This was at the tail end of the tumultuous 60’s and early 70’s, when Dave’s weekends were spent driving his motorcycle to Dump Nixon rallies in DC, or peace rallies in other places. Came a time when he got to thinking about his own beliefs, his own sense of peace and direction. That’s when he thought of Karl, and wanted to know what drove him to be who he was. So he arranged for a leave of absence from Yale and headed out to BYU. It’s a long and a beautiful story, which ended up with him deciding he wanted to join the LDS church. But he knew he could not make a clear minded and unbiased decision about baptism until he left the comfort of his friends, including Karl. So he went back to Yale. The first day there he was sitting in a class waiting for the professor when he struck up a conversation with a beautiful young girl named Katrina. He mentioned his recent return from Utah, and she asked him if he was a Mormon. “No” he replied. “Not yet.”
“My sister’s a Mormon.” Katrina’s sister Annette was also a student at Yale. “They have some sort of class for Mormons on Wednesday nights, here on campus. You should go.” And so David and Katrina and Annette went to what turned out to be a small institute class on campus, with a handful of students. It was taught by a grad student they called Brother Jeff. Bro. Jeff was earning his Doctorate at Yale.
Brother Jeff’s last name was Holland. Jeffrey R. Holland. David received an amazing education, a the feet of many notable professors, decorated scholars, renowned mentors in the ivy halls at Yale and other schools; but he says the finest teacher he ever had stood at the front of a small class of students on Wednesday nights and taught him about God.
Jeffrey R. Holland is now an apostle, set apart to lead all to Christ. We listen to him speak when we are lucky enough. At least every April and October at our church’s General Conference.
(here's a link to his Conference talk in April 2006: Broken Things to Mend:
I remember hearing Elder Holland speaking about how the Lord must have a special place in his heart for broken things. Brokenness brings us to humility; humility makes us needy; our neediness opens our hearts to be filled by the Great Filler of Hearts.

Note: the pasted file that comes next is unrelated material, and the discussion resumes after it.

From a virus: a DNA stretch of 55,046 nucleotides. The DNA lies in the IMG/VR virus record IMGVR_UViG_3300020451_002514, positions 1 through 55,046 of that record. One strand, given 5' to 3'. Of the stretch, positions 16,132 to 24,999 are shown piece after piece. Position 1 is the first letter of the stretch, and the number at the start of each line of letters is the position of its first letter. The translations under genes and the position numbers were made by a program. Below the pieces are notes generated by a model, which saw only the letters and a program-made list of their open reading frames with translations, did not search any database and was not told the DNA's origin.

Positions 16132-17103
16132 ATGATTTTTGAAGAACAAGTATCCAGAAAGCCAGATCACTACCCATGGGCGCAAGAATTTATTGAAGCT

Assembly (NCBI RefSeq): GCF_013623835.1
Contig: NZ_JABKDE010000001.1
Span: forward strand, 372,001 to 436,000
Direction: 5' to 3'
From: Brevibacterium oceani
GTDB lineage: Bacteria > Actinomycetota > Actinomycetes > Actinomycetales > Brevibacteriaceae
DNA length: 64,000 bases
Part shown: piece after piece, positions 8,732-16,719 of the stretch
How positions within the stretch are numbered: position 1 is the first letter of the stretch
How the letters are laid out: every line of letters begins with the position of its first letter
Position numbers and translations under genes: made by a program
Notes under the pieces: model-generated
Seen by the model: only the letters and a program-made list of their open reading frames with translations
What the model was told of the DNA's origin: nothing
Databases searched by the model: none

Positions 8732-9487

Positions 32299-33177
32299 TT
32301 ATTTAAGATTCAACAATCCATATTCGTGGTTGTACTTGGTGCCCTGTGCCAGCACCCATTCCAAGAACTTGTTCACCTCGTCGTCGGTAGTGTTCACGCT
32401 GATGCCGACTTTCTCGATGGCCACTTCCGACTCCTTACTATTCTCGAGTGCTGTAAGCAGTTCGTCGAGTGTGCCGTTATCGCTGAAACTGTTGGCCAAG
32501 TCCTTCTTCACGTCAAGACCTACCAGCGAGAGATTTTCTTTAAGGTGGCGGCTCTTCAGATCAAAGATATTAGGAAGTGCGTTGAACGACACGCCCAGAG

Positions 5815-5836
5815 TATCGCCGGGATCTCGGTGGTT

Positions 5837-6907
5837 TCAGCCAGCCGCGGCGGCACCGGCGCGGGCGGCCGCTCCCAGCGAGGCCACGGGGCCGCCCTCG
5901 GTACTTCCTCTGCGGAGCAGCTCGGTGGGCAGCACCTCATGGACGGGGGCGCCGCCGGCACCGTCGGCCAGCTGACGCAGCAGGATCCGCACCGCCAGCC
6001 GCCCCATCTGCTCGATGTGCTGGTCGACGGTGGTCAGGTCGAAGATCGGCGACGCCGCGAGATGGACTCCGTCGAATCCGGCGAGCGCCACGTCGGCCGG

This is one way He is able to make “weak things strong.”
She took him out to her piano. Sitting atop it was indeed, a Roseville vase called the Bleeding Heart, but it had absolutely no monetary value. It had been broken in over a hundred pieces, and then glued back together.
“I love this,” she said, “because it is obvious to me that someone cared enough about it that when it shattered, they labored to find where each piece fit. It just says something to me.”
It said something to me as well.
I. It was made out of clay It was shaped like a heart
Make the bread that we break and eat
So much good can be grown from
What has been broken
II. By the light of the moon He kissed me goodnight
And I looked up and wished on a star
He swept me away Then he shattered my heart
So she gathered me up in her arms
Build: She said “You won’t believe this But one day you’ll see this
And be thankful it happened this way.”
Bridge: Sure as the stars above I found a truer love
And made him my own
And he was at my side The day the angels cried
And carried her home
Repeat Chorus :
Broken clouds gave us rain Broken ground opened up and welcomed her in....
When Pontiac Rocket was first released a friend called obviously upset.
“Oh dear, dear…I am so sorry I did not know you had lost your mother!”… he was quite distraught.
He was used to my songs being true to my history. Thank the Lord this one was not! My mother is alive and, happily, still the matriarch of our family. But this is how she is, and how she was. She taught me many true and beautiful lessons.
It is the pattern God designed for all of us to be broken. All of us. But like the hands of the person gluing together the Bleeding Heart vase, He can correct our brokenness. He can make us whole, completely whole, like-new whole. Elder Holland knows that, my mother knows that, David knows it, and I know it. The knowing is a gift, and so is the mending.
Here's a YouTube video of BROKEN, by Seminary teacher Kevin Oviatt: